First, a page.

After being here and reading all the great advice i have decided that it would be a bad idea to sail out of Lake Michigan with the limited experience that iam going to acquired in one summer here.

So the plan has changed and i am going to Florida to and get going from there.

Thank for your advice!
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Old 20-12-2015, 20:46   #36
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Re: Get a Michigan or Florida sailboat

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Originally Posted by CaptRican View Post
.......................

What do you think?

..............................
I think that it might be a boat to consider, - or maybe not. If I were in your position I would make a criteria list that contains about ten essentials such as bottom configuration, hull material, draft and vertical clearances, engine, cabin layout, rigging, electrical system-wiring, tankage, head and galley, cost,....

Search online with boatlisings, Craigslist, yachtworld, Boat trader. etc. and line up about twenty boats that meet your criteria; arrange them in a travel route for your inspection and numerically rate each of the criteria from one to ten. It would be great to have a knowlegable friend with you. Design a plan to make an objective search. Then make an offer for "number one".

Don't just float about with the dream,- have an objective numerical evaluation! Take the time for enough schooling to know what you want. Take just the underwater configuration: encapsulated keel, fin, shoal draft, keel bolts, cut-away forefoot, skeg hung rudder, centerboard, winged keel, struts, performance....? Do you know enough to know what you want?

What do you want your boat to do? How do you plan to use the boat? Where do you expect to cruise? What are your comfort needs?

Maybe it's not time to be evaluating specific vessels? Maybe it's not the time to say, "What do you think of this 1969 Irwin."
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Old 20-12-2015, 21:09   #37
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Re: Get a Michigan or Florida sailboat

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I still think you're trying to buy too much boat and maxing out your budget so you won't have the money for all the upgrades etc.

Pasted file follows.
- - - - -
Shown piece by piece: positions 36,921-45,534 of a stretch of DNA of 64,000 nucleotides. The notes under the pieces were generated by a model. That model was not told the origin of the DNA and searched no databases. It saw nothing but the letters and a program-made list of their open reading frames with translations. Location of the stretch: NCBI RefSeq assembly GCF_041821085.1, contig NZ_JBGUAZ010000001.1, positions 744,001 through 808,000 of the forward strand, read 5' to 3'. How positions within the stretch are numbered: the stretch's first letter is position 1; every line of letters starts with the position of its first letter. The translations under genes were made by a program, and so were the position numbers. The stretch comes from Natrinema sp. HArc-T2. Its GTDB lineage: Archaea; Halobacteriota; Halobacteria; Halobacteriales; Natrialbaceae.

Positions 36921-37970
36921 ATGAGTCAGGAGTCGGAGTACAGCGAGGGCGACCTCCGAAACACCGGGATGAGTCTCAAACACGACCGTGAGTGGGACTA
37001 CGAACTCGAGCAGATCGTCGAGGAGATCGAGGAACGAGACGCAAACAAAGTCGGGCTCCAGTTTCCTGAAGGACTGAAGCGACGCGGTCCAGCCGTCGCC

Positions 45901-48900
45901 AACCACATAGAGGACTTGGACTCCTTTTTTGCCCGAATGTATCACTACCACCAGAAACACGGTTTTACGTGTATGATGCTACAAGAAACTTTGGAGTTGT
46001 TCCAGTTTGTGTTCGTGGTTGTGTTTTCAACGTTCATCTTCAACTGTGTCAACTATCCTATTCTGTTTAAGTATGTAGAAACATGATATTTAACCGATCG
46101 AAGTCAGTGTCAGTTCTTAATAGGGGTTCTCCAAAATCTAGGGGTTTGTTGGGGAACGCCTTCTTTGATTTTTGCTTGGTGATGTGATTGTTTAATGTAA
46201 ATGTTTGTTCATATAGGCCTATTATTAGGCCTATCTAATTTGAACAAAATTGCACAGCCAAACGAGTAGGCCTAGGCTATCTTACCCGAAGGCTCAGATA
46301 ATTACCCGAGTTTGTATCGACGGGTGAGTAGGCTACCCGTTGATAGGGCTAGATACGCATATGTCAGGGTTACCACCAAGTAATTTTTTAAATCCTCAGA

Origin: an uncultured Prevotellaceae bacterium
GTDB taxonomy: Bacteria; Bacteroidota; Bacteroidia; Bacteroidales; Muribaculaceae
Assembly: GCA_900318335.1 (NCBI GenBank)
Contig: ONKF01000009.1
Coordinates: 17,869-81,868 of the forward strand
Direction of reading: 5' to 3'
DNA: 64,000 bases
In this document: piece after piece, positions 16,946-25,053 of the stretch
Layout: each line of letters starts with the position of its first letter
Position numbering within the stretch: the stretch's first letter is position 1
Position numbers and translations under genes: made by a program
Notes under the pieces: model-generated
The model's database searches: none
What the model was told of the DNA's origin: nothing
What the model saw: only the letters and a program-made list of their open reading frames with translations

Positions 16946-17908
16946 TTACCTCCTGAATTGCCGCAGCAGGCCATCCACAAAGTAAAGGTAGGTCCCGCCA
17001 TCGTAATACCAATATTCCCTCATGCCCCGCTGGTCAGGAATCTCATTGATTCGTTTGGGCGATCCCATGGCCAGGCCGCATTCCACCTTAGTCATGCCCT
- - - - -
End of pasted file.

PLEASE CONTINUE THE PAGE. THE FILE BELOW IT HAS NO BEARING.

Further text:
But people have been telling you that over and over, and I feel like I'm just repeating myself - raining on your parade.
You should buy whatever boat YOU want, not whatever other people advice.
Your life, your choices, your boat.

Have at it
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Old 20-12-2015, 21:39   #38
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Re: Get a Michigan or Florida sailboat

I like Hudson Force's advice.

All the talk about this kind of boat or that, here or there, is pretty academic. There are good examples of boats and bad examples of boats everywhere. The real question is knowing what you want, and if that represents a wide enough swath of boats to be choosy about it.
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Old 20-12-2015, 22:09   #39
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Re: Get a Michigan or Florida sailboat

Hudson Force's advise is spot on, as is laika's.

It's also nothing the OP hasn't been told over and over before in all his other topics and posts.
We just keep going around and around, typing pretty much the same advise over and over.

Obviously it's up to each and every person to make their own choices, and rightfully so.
But if you're going to ignore most -if not all- of the advise anyway ... you might as well stop asking for it, is kinda what I'm thinking.
I'm not trying to offend - nor telling you to stop posting - just stating what's going through my mind.

You haven't sailed for even 5 minutes yet, so you have no clue what boats you like.
Once you actually start sailing and look at boats, you'll learn what works for you.
Then you'll be able to work out what kind of boat you want.

Once you know that, you can start your search.
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Old 21-12-2015, 04:12   #40
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pirate Re: Get a Michigan or Florida sailboat

These folks are straight shooters, Cap. You are setting yourself up for the loss of your stash and a broken heart/back with a) thoughts of rehabbing a larger boat with not nearly enough money, and b) not knowing what you want in the first place. Even tho LizzyB is a girl, this line is dead-on: Tho with a lot of work, you'll end up with a lovely 40' boat that has cost about as much as a 60' .

The sail from Florida to PR and the Caribbe is called the "Thorny Path."It's against the prevailing wind and for real sailors. It's been done by noobs but I doubt they've had much fun. At that, the Thorny Path is plain and simple compared to your earlier thought about traveling the St Lawrence Seaway! That's next to the North Pole, man.

All up, perhaps a plane ride to San Juan, then a rental car to check out available boats in that area makes more sense. There are anecdotal stories of incredible deals available in that region because the owners have flown home, are not coming back, and just want out from under.